Earth would be sending out the above information on a regular basis, perhaps with a slight lag time (say 1 month) to catch obvious regressions. This would have the colonists to receive the software in about the same order it is produced on Earth. This should allow them to pick whatever release cadences they want. For instance, they could have a "rolling" release that gets the latest updates and an every 3 year release that they use on systems that need more stability. Once the software arrives on the ship, it is built for whatever computing architectures they have chosen to use and Quality Assurance test can be automatically run. Software engineers on the ship can choose to backport important fixes to their stable release as they come in. This is not substantially different than what a Linux distribution does today. Ubuntu uses a system called Launchpad (launchpad.net) which takes upstream code and builds it for multiple architectures. It also tracks bugs, code hosting, and has a private build system (PPAs) which allow for experimentation. By syncing source code the ability to support multiple computing architectures becomes just a cost of colonists time and the energy required to build and test on each of them. Different computing architectures like x86_64 (Intel/AMD), ARM, MIPS, PowerPC all have different advantages which could be important for different aspects of the starship.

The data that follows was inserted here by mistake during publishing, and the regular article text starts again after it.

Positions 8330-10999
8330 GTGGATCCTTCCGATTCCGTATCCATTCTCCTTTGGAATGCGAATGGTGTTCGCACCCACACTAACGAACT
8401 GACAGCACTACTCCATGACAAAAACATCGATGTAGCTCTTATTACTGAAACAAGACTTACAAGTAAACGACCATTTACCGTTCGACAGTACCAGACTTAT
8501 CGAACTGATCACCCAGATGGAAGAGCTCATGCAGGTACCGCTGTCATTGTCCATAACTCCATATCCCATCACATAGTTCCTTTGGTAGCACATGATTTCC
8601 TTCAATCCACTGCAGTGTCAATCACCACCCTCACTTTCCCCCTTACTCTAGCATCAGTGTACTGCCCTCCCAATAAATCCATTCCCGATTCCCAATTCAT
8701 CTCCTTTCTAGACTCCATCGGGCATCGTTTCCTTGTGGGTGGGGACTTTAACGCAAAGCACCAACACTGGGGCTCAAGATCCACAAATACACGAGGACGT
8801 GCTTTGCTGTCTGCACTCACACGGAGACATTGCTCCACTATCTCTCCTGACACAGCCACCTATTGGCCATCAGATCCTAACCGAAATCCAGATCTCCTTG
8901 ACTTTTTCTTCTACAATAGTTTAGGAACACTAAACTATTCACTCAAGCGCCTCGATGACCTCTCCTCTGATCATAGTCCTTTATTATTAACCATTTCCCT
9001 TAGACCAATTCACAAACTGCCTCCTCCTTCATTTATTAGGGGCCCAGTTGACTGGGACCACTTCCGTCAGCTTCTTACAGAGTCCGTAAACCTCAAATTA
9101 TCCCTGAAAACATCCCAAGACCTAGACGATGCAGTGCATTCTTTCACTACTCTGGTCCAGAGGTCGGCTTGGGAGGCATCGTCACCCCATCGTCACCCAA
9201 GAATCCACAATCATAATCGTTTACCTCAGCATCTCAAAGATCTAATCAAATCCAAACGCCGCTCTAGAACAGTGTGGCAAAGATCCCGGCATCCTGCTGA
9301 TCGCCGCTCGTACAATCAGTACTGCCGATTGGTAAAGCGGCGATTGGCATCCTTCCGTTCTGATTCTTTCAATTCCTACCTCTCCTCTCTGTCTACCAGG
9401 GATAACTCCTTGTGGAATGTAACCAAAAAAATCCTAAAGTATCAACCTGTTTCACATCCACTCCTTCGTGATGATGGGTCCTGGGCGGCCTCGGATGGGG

The "Main" Computer
The main computer would be for running the majority of computationally complex tasks on the ship. This would include science, navigation, communication processing, security, and all software development tasks. 3 Data Centers would make up the main computer and they would be dispersed throughout the ship for redundancy. Each data center would run cloud or dynamic scaling software such as OpenStack. This would allow workloads to be scaled up or down depending on needs. It would also allow workloads to be moved between the different data centers so maintenance can be performed. One data center could also run on a more aggressive release so you get good test coverage from real workloads on your new software code. The obvious hardware choice for supercomputers today is Intel, followed by AMD or PowerPC. Co-processing will also be essential for science workloads which for supercomputers that goes to Intel or nVidia. Main storage would also be integrated with these data centers.